If you “zero” your rifle at 200 yards, that is, set it so your point of impact is the same as your point of aim at 200, you will be good to go all the way out to 250 or farther, depending on your caliber and ammo. Check the ballistics from the manufacturer of your ammo to determine how high it will be at 100 and how low it will be at 300, when zeroed at 200.
On a large animal, a few inches of variation will easily allow you to hold on the same spot and still keep you safely in the large lung area, especially on an elk. All you have to know is how far out you can hold on the same spot, before the bullet drops too far. At that distance you know you have to begin to hold higher, or not take the shot. Determine that critical distance when sighting in a rifle.
The first step to sighting in a rifle is securely installing a quality scope with quality scope rings to your rifle. A good scope on cheap mounts that cannot hold up to the violent jolt of a powerful gun, renders the whole rifle undependable.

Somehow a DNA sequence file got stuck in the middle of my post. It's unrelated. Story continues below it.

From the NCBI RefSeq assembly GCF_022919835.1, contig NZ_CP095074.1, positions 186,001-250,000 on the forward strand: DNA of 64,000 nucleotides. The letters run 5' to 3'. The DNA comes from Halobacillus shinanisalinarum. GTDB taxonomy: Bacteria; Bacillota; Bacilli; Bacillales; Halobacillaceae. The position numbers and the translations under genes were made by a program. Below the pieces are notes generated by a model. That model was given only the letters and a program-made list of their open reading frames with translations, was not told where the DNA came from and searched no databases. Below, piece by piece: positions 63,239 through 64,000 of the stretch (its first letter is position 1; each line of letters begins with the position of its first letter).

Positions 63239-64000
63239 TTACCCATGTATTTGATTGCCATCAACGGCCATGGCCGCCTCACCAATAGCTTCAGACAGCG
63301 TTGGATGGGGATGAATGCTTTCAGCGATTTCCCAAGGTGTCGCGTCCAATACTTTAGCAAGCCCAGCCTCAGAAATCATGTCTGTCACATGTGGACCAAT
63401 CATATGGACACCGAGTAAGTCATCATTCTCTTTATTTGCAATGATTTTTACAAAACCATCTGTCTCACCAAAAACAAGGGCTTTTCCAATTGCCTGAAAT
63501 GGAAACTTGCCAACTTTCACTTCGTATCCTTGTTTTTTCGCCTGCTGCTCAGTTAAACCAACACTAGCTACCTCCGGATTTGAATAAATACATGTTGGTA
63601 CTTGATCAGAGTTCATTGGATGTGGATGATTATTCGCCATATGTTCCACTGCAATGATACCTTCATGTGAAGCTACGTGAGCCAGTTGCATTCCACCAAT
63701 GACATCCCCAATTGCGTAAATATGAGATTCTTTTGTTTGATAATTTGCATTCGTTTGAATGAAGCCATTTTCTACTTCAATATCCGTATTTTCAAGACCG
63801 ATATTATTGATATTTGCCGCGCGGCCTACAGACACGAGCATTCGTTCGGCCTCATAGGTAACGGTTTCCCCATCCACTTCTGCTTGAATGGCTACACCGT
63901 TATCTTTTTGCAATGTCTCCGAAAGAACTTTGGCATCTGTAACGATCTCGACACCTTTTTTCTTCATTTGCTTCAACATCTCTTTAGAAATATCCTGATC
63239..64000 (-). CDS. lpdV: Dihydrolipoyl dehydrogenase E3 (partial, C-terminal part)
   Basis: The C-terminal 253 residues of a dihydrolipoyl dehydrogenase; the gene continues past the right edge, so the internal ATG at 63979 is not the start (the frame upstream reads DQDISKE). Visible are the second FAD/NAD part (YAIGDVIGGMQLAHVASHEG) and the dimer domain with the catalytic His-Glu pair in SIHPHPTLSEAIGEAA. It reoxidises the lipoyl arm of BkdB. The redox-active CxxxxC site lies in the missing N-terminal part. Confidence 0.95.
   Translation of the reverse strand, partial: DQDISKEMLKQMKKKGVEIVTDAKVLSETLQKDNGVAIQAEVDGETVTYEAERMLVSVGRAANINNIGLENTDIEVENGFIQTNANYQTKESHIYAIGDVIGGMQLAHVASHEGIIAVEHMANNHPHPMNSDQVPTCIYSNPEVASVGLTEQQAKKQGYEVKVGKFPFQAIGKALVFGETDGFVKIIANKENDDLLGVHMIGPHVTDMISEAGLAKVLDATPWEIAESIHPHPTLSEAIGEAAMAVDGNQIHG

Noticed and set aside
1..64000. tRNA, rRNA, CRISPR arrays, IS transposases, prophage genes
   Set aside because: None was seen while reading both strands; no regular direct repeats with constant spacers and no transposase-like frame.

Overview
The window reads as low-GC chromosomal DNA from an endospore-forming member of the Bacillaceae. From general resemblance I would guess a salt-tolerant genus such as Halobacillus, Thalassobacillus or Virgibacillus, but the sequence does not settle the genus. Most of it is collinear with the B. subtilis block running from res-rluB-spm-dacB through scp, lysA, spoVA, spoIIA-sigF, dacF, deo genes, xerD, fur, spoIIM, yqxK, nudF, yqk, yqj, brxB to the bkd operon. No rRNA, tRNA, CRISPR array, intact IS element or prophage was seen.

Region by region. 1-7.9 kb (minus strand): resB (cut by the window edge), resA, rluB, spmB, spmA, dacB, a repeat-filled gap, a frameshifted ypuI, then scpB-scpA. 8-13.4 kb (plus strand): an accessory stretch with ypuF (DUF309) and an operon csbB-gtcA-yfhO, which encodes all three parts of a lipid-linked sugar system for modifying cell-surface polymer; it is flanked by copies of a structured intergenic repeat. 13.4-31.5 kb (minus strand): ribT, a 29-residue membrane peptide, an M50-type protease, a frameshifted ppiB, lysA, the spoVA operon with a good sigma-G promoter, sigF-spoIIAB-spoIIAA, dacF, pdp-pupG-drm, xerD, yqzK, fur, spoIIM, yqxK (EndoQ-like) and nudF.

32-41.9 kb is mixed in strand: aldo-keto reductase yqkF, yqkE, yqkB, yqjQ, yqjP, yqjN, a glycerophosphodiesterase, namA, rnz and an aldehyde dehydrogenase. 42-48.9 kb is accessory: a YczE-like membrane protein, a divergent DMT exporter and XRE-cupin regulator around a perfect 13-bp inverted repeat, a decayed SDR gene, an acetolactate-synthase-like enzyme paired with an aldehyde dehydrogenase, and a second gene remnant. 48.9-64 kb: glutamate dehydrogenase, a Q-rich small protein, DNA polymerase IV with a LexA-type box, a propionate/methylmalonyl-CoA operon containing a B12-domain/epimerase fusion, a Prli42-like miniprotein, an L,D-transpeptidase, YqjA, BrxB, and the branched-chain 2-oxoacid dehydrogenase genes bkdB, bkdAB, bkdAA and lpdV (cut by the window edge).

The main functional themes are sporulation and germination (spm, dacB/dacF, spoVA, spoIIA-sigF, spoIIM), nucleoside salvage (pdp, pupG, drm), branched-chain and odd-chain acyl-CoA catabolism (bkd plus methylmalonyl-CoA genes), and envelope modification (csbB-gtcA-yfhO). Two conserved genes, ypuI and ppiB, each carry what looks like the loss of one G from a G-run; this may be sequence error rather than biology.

Buy the best rifle scope and mounts you can afford. A good quality used scope (if it’s still a good scope) may be better than a new scope of cheaper quality. A scope of dependable quality can easily cost as much as, or more than, the rifle it will be mounted on.
If you buy a scope and/or rifle from a reputable dealer, you can usually have them mount the scope and bore sight it for you. That will get you “on the paper” at a close distance. If you have a lever action or semi-automatic rifle, bore sighting is a little more difficult. If you want to bore sight your bolt action rifle yourself, it's easy. You can buy a laser bore sighter , or do it this way: